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A Doxastikon (Greek: Δοξαστικόν "Glory sticheron")—plural: doxastika— is a type of hymn found in the Divine Services of the Eastern Orthodox Church and those Eastern Catholic Churches which follow the Byzantine Rite.

Specifically, a doxastikon is a sticheron which is chanted after or between:

  • Δόξα

"Glory to the Father, and to the Son, and to the Holy Spirit."


  • Καὶ νῦν

"Both now and ever and unto the ages of ages. Amen."[1]

Position in services

Doxastika are normally found near the end of a series of stichera. Doxastika may be found at Vespers Κύριε, ἐκέκραξα πρὸς σέ ("Lord, I Have Cried", Ps. 140.1 and the Aposticha), at Matins (Kathisma hymns, Aposticha, Lauds), and at the Divine Liturgy (the Beatitudes).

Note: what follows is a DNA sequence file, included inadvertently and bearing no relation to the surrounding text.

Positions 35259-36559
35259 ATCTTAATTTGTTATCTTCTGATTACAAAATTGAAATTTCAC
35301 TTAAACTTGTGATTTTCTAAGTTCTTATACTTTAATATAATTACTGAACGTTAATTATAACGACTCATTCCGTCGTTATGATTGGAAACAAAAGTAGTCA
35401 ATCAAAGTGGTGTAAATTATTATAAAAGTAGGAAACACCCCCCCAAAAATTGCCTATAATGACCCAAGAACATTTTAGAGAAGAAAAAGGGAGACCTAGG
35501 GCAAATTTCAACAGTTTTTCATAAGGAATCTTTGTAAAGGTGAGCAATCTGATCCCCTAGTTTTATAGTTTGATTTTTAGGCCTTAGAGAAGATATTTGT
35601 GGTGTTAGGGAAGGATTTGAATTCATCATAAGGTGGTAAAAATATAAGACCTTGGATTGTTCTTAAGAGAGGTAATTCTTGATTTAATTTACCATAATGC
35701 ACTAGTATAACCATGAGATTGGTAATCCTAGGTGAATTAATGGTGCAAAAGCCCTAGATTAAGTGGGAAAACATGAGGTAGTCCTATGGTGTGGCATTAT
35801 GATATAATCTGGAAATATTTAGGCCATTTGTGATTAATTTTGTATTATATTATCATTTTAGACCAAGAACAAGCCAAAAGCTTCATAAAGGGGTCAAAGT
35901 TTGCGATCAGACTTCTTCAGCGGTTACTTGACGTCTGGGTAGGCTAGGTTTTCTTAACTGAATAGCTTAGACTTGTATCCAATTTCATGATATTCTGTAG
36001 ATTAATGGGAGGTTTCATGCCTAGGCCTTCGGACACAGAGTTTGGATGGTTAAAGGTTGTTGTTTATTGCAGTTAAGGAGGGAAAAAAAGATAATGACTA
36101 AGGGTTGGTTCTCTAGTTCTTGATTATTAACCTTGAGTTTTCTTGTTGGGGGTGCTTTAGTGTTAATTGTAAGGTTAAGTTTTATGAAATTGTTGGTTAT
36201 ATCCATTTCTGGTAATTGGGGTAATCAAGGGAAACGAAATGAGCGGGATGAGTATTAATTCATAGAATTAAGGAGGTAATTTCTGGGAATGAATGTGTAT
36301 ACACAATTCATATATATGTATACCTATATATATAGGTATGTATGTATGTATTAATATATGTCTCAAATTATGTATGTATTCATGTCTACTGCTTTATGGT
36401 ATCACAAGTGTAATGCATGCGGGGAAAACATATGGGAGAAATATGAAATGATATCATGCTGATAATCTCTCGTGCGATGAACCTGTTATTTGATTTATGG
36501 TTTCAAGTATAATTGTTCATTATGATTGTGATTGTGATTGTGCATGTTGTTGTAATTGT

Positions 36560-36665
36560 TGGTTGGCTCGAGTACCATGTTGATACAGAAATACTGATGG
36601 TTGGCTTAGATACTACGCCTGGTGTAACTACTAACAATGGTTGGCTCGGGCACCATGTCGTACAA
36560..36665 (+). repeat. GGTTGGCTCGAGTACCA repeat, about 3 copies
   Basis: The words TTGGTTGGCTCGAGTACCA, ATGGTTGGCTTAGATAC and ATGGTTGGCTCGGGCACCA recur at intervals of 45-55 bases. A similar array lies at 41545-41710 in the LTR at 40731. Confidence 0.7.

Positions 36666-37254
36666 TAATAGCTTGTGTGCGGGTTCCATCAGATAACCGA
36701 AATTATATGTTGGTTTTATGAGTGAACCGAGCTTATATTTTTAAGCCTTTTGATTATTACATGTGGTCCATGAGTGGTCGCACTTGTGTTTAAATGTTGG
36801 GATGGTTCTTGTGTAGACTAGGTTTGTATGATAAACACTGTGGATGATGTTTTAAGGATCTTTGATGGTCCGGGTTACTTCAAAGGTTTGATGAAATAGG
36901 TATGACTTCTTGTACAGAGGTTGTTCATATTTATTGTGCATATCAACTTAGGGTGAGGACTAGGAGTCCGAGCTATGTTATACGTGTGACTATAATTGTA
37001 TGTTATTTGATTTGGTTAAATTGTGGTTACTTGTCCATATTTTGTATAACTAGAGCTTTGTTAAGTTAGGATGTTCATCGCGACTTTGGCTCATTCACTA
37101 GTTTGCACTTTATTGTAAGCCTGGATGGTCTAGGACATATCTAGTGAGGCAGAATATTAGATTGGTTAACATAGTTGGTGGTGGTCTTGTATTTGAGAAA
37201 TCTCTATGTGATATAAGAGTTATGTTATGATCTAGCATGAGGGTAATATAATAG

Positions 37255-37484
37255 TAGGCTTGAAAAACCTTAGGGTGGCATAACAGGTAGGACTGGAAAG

There are other instances when a hymn is found between "Glory..." and "Both now..." (i.e., Apolytikion, the Canon); however, these hymns are troparia rather than stichera, and so are not referred to as doxasticha.

Subject matter

The subject matter of the doxastikon can be either the glorification of the Trinity (in which case it is known as a Triadikon), or honouring the saint of the day. Feasts of the Theotokos (Virgin Mary) often do not have doxastika, since she is honoured during the Theotokion, which is the sticheron which follows "Both now and ever...". Feasts of the Lord will often have neither a Doxastikon nor a Theotokion, the latter being replaced by a verse in honor of the feast. Lower-ranking feasts of saints do not usually have doxastika, though some do.

Doxastika are always intended to be chanted in one of the eight liturgical modes, or a variation on the modes, known as an automelon.

See also


  1. ^ Kallistos (Ware), Bishop; Mary, Mother (1969), The Festal Menaion, London: Faber and Faber, p. 550, ISBN 0-571-11137-8
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